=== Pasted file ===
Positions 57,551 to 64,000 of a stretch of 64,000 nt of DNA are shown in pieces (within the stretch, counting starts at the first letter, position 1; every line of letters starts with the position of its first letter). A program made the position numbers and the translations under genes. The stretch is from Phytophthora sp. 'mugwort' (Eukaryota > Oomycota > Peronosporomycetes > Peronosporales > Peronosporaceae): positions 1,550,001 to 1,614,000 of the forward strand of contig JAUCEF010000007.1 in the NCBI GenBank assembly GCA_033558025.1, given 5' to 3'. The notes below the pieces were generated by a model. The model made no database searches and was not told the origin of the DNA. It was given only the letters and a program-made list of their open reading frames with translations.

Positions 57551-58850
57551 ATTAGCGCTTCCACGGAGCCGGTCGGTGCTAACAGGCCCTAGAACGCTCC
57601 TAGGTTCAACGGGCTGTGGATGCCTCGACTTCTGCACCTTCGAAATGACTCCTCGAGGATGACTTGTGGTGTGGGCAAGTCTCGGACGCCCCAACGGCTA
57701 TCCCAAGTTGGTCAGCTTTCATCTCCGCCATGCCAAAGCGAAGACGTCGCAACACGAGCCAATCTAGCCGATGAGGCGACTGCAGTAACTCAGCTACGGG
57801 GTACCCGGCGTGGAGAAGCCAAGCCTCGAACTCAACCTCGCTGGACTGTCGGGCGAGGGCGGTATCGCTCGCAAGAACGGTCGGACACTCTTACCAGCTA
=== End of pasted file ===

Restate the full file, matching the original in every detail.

Positions 57,551 to 64,000 of a stretch of 64,000 nt of DNA are shown in pieces (within the stretch, counting starts at the first letter, position 1; every line of letters starts with the position of its first letter). A program made the position numbers and the translations under genes. The stretch is from Phytophthora sp. 'mugwort' (Eukaryota > Oomycota > Peronosporomycetes > Peronosporales > Peronosporaceae): positions 1,550,001 to 1,614,000 of the forward strand of contig JAUCEF010000007.1 in the NCBI GenBank assembly GCA_033558025.1, given 5' to 3'. The notes below the pieces were generated by a model. The model made no database searches and was not told the origin of the DNA. It was given only the letters and a program-made list of their open reading frames with translations.

Positions 57551-58850
57551 ATTAGCGCTTCCACGGAGCCGGTCGGTGCTAACAGGCCCTAGAACGCTCC
57601 TAGGTTCAACGGGCTGTGGATGCCTCGACTTCTGCACCTTCGAAATGACTCCTCGAGGATGACTTGTGGTGTGGGCAAGTCTCGGACGCCCCAACGGCTA
57701 TCCCAAGTTGGTCAGCTTTCATCTCCGCCATGCCAAAGCGAAGACGTCGCAACACGAGCCAATCTAGCCGATGAGGCGACTGCAGTAACTCAGCTACGGG
57801 GTACCCGGCGTGGAGAAGCCAAGCCTCGAACTCAACCTCGCTGGACTGTCGGGCGAGGGCGGTATCGCTCGCAAGAACGGTCGGACACTCTTACCAGCTA